h/t taffy in Canada
China orders mosques closed amid ethnic unrest
Mosques in the riot-hit capital of China’s northwestern Xinjiang province have been ordered to stay closed for Friday prayers in the wake of recent ethnic violence, media reports quoted Chinese officials as saying.
An official who identified herself as a government worker but refused to give her name was quoted as saying the decision to close mosques in Urumqi had been made for public safety and that “people should stay at home today and pray.”
Separately, officials in the province’s southwestern city of Kashgar have told visiting journalists that they and other foreigners had to leave the city.
The city’s foreign affairs office said that although the city has had no unrest, the decision was made to ensure the safety of the visitors.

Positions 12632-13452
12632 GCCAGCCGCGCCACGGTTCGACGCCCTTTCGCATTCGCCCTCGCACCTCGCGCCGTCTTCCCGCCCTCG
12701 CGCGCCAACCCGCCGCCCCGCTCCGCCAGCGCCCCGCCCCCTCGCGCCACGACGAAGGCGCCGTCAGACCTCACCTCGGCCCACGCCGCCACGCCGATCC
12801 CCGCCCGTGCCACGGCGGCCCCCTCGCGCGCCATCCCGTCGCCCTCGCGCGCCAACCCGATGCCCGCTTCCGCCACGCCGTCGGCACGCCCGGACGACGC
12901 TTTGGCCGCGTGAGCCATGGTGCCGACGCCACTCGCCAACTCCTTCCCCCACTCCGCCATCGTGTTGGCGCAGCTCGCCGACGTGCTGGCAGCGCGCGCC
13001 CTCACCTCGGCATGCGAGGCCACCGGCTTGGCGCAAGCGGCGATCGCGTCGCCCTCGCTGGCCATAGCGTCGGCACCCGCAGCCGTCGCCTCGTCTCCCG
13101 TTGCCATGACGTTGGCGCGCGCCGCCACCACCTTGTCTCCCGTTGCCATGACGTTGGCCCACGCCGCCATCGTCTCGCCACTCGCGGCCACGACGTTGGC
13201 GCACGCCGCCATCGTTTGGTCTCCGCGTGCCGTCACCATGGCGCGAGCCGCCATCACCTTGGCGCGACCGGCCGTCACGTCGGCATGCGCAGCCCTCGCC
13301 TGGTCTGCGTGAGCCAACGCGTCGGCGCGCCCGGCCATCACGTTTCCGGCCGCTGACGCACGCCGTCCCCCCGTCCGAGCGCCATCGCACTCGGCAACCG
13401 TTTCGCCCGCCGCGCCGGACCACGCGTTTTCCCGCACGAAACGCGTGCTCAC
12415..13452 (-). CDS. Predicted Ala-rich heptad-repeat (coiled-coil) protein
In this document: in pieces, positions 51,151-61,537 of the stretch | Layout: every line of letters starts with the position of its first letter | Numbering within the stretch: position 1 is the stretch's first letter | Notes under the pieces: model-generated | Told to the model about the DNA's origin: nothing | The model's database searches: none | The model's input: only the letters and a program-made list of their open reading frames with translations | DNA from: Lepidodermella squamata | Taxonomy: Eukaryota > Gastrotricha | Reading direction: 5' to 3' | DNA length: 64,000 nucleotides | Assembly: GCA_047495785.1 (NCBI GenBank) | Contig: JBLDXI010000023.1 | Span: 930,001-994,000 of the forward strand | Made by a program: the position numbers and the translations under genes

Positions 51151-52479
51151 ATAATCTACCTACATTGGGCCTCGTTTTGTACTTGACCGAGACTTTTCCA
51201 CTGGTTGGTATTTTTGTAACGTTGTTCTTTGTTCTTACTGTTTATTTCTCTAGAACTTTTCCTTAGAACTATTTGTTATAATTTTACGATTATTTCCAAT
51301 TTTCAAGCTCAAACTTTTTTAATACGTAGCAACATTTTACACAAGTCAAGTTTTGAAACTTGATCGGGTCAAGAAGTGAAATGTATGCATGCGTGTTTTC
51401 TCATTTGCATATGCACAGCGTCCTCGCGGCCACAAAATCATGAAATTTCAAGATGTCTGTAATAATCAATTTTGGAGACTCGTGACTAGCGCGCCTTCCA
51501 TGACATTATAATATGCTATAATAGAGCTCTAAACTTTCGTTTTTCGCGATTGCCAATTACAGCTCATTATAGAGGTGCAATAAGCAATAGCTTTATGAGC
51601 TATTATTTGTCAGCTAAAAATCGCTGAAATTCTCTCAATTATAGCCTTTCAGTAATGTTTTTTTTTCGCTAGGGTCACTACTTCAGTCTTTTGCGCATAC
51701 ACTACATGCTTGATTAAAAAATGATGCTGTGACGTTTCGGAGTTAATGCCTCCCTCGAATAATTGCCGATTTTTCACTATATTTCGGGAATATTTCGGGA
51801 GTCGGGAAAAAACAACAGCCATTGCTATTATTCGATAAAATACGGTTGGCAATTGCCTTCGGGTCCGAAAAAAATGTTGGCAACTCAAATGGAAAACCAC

At least 156 people have died in ethnic violence between Han Chinese and minority Muslim Uighurs in Xinjiang since Sunday.
The protests started in Urumqi, when demonstrators gathered to demand justice for two Uighurs killed in June during a fight with their Han co-workers at a factory in southern China.
Officials have said that more than 1,000 have been injured and about 1,400 have been detained.
Hundreds of vehicles, stores and street vendor stalls were also damaged or set ablaze during the protests, officials said.
In response to the riot, hundreds of Han Chinese rampaged through the city Tuesday with sticks and meat cleavers, looking for Uighurs and revenge.
The Uighurs, an ethnically Turkic, predominantly Muslim group, make up the majority in Xinjiang.
Their relations have often been tense with the ethnic Han Chinese who predominate in the country. Many Uighurs feel they’re discriminated against by the government in Beijing and a Uighur separatist movement has existed for decades.